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Malpractices have been a signature specialty of a nurse attorney when handling cases for some nurses. However, some nurses tend to forget this fact because they really felt like they should be responsible even if they never intended to commit such an error.

One such incident occurred on or about June 1, 2017, through June 26, 2017, to an RN in Houston, Texas. Before the initial time of the incident, she was employed in a medical facility in Houston and had been in that position for more than one year.

During the said period of time, the RN allegedly failed to document in the medical record completion of assessments and reassessments and care provided to several patients.

This conduct by the RN Respondent’s conduct resulted in incomplete medical records and was likely to injure the patients in that subsequent caregivers did not have accurate and complete information on which to base their decisions for further care.

Subsequently, the RN also failed to address the elevated blood pressure readings of another patient by administering an as-needed dose of Hydralazine as ordered or contacting the physician. Her conduct was likely to injure a patient in that failure to treat the patient’s elevated blood pressure could have resulted in adverse consequences.

This issue was filed as a complaint and sent to the Texas Board of Nursing. The Texas Board of Nursing has full jurisdiction in all cases that may affect the status of an RN or LVN’s license in the future. But they advise nurses to attend a hearing first before placing the sentence, which the RN attended for her career’s security.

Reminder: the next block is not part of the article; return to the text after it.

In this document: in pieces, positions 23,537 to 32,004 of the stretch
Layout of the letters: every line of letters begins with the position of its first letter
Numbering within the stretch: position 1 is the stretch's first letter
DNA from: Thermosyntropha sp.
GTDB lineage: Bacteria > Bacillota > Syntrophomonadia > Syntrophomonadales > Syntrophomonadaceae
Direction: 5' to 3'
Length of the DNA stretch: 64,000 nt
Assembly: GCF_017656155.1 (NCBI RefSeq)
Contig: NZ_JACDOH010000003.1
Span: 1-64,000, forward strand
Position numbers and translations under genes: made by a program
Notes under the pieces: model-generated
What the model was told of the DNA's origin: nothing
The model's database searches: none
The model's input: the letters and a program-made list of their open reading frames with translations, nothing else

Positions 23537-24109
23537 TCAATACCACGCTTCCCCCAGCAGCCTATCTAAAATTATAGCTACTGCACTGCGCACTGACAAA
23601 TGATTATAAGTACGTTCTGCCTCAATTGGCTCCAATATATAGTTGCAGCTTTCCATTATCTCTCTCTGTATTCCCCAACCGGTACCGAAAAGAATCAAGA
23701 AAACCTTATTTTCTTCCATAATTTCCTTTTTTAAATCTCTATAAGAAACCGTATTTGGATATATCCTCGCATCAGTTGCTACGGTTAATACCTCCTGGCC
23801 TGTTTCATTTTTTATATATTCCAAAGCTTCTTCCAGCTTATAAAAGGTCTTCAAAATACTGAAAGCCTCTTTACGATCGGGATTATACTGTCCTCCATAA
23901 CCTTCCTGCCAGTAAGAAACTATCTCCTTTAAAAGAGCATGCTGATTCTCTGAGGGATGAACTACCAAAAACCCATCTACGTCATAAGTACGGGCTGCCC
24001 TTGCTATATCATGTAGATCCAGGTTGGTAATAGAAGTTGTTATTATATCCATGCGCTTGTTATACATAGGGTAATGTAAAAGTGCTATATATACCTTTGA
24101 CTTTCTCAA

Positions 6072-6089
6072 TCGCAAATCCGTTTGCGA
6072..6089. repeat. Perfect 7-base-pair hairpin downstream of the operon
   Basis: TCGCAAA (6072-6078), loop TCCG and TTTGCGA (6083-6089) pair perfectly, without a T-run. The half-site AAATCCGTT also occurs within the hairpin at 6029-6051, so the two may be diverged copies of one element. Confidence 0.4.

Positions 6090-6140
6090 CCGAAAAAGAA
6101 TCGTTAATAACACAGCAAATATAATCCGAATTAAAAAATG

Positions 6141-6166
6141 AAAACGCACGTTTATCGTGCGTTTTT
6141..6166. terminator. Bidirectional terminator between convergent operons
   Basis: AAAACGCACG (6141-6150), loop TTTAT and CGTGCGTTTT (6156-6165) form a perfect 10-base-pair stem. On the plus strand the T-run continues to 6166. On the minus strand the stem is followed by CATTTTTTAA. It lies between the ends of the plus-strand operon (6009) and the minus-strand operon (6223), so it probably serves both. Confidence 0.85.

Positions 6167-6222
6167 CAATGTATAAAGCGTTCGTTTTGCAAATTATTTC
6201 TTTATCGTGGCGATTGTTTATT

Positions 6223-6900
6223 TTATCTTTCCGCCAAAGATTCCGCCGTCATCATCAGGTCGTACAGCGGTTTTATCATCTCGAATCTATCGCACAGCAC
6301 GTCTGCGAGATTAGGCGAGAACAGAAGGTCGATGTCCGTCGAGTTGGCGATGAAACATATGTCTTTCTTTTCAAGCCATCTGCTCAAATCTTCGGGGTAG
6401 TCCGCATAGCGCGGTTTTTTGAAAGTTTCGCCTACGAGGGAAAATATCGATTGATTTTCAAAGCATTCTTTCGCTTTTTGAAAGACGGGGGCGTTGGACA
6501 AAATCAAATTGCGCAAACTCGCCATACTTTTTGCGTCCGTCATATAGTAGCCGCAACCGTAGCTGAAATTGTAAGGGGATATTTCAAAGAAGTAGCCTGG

In response to the incidents, the RN states that she can only be accountable for the omissions found in her charting. She is very aware of the statement in regards to the nursing profession that “if it’s not charted it’s not done.” However, the RN is confident that she took care of her patients even though there is missing documentation on different days. With respect to the omissions in her charting, the RN states that it does not reflect the manner in which she cared for her patients.

The RN further states that the unit in which she worked was a very fast-paced unit and that she felt bullied by some staff at times. She states that the environment did have a negative impact on her nursing documentation due to the pressure of not being allowed to overlook her charting. The RN states that she stands strong in saying that she has never placed a patient in harm’s way in her thirty years of nursing experience.

As a result, the Texas Board of Nursing placed her RN license to disciplinary action. It’s too bad that she failed to hire a nurse attorney for assistance, knowing that she had every reason to defend herself in the first place. Her defense would have gotten better if she actually sought legal consultation from a Texas nurse attorney as well.

So if you’re facing a complaint from the Board, it’s best to seek legal advice first. Texas Nurse Attorney Yong J. An is willing to assist every nurse in need of immediate help for nurse licensing cases. To contact him, please dial (832)-428-5679 for a confidential consultation or for more inquiries.